Parents are under pressure as they struggle to cope with the increasing number of children born with disabilities, according to a new report.
It also suggests the number of people who receive benefits for a child’s disability could increase further.
The report, which examines the state of the child and parents’ rights in the UK, found that the number one issue for many parents was “getting the right support for their child with a disability”.
“The situation is very dire, it is very serious, and it is becoming more of a priority,” said Pauline Cafferkey, co-author of the report and a consultant psychologist in mental health and social work at The Irish Children’s Society.
“There is a real concern that we’re not taking the right steps in terms of our child with an intellectual disability.”
Ms Cafferkeys report, The Crisis in Child and Parents Rights, will be published by the Irish Childrens Society and the University of Oxford next week.
It found that parents have an “unambiguous” duty to ensure they have the right supports to care for their children’s mental health needs, including those that require specialised treatment.
But it said that the Government is not taking a “stronger stance” on the issue.
The Government is facing a backlash in the United States and in some European countries after the release of a report in April showing that children with autism spectrum disorder (ASD) have increased in the number receiving support.
The number of young people with disabilities receiving support has also increased, the report found.
The Irish government is now working to create a national strategy to support families with young children with disabilities.
This is the first report to examine the state-of-play in the current UK child welfare system.
The government says it is working to address concerns raised by the report, but there is “no evidence” that it is increasing the number seeking support.
Ms Cacherkeys report also found that while children with mental health problems often require special treatment in the NHS, the Government “still does not consider children with ASD to be disabled and do not treat them the same as children with physical disabilities”.
The report recommends that children should be placed in independent care until they reach the age of 18, with access to specialist support when needed.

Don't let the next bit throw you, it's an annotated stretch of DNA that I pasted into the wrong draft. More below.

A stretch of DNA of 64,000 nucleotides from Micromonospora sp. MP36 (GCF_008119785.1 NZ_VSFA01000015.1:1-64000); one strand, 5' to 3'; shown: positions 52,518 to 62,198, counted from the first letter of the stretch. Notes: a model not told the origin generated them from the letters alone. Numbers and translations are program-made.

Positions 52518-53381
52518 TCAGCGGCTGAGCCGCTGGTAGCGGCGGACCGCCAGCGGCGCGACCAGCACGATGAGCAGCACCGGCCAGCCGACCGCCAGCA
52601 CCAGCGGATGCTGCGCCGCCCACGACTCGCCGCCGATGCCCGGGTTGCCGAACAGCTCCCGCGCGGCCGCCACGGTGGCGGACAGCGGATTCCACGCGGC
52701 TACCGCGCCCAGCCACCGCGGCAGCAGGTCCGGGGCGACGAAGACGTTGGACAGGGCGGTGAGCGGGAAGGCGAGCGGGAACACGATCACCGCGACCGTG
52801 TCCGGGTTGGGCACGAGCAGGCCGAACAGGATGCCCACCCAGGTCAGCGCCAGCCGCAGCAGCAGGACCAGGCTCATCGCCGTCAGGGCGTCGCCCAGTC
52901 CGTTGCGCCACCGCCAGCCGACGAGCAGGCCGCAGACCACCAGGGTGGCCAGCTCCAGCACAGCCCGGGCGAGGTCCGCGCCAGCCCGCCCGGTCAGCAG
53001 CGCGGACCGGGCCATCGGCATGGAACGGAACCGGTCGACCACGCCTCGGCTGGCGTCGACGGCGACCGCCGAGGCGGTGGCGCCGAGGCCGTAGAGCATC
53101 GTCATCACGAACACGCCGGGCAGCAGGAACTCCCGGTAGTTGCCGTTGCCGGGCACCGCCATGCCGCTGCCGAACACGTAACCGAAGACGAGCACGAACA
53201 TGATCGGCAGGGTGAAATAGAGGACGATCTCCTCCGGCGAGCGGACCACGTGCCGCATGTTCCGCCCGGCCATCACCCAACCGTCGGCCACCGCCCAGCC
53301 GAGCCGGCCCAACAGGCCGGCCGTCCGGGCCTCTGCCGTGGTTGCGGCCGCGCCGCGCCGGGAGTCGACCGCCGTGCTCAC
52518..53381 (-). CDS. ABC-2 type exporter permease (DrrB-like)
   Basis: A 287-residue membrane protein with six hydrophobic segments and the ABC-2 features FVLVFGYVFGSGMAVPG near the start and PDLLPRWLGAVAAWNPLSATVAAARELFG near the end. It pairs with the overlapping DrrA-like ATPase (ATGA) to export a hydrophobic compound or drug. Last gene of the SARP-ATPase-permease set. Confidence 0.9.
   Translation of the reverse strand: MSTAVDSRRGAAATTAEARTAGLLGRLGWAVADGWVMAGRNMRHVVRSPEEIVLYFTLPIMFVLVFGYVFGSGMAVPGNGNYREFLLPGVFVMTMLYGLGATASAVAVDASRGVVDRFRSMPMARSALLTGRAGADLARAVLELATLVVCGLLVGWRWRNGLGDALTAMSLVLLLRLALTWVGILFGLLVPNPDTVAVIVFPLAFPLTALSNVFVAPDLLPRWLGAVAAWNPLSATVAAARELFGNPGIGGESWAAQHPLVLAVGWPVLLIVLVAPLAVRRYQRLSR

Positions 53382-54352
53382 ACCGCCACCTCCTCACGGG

The Department of Health said it is committed to increasing access to independent and long-term support for children with intellectual disability.
“We recognise that children and families need support to achieve their full potential and achieve independence, and we continue to work towards this goal,” a spokesperson said.
The department said it would “re-evaluate our support arrangements to ensure that we meet this objective in a safe, responsible and ethical way”.
“It is important to remember that the NHS is not a charity, and all its work is funded by the taxpayer,” the spokesperson added.
The UK has seen a spike in the numbers of people with mental illness, particularly autism spectrum disorders, in recent years.
A total of 1,824 people were diagnosed with autism in the first five months of this year, a fivefold increase on the same period in 2016.
The new report, released at a time when support is increasing for the elderly, children and the disabled, also found children with ASDs have been more than twice as likely to be diagnosed with depression than their non-ASD peers.
The prevalence of depression among children with an ASD has also risen by 40 per cent in the past year.
The study also found a growing trend of children with ADHD developing a disorder of interest, including an interest in violence and antisocial behaviour.
The proportion of people experiencing symptoms of ASD also increased over the past five years.
“Children with ASD are more likely to have had a history of mental health issues, to be at increased risk of developing a mental illness and to be more likely than their peers to be involved in violent or antisocial behaviours.” “
Dr Michael O’Brien, of the University College Dublin, said parents have a responsibility to ensure their children receive the care and support they need. “
Children with ASD are more likely to have had a history of mental health issues, to be at increased risk of developing a mental illness and to be more likely than their peers to be involved in violent or antisocial behaviours.”
Dr Michael O’Brien, of the University College Dublin, said parents have a responsibility to ensure their children receive the care and support they need.
“I think parents should be concerned about this,” he said.
“It’s a very serious problem.
It’s something that we need to get a grip on.”
Dr O’Briens report said children who have an intellectual disorder have an increased risk to developing mental health conditions, such as depression and anxiety, and have a higher risk of engaging in antisocial and violent behaviour.
In the UK alone, the proportion of children aged from 12 to 18 years who were diagnosed as having an intellectual or developmental disability rose from 12 per cent of the population to 28 per cent.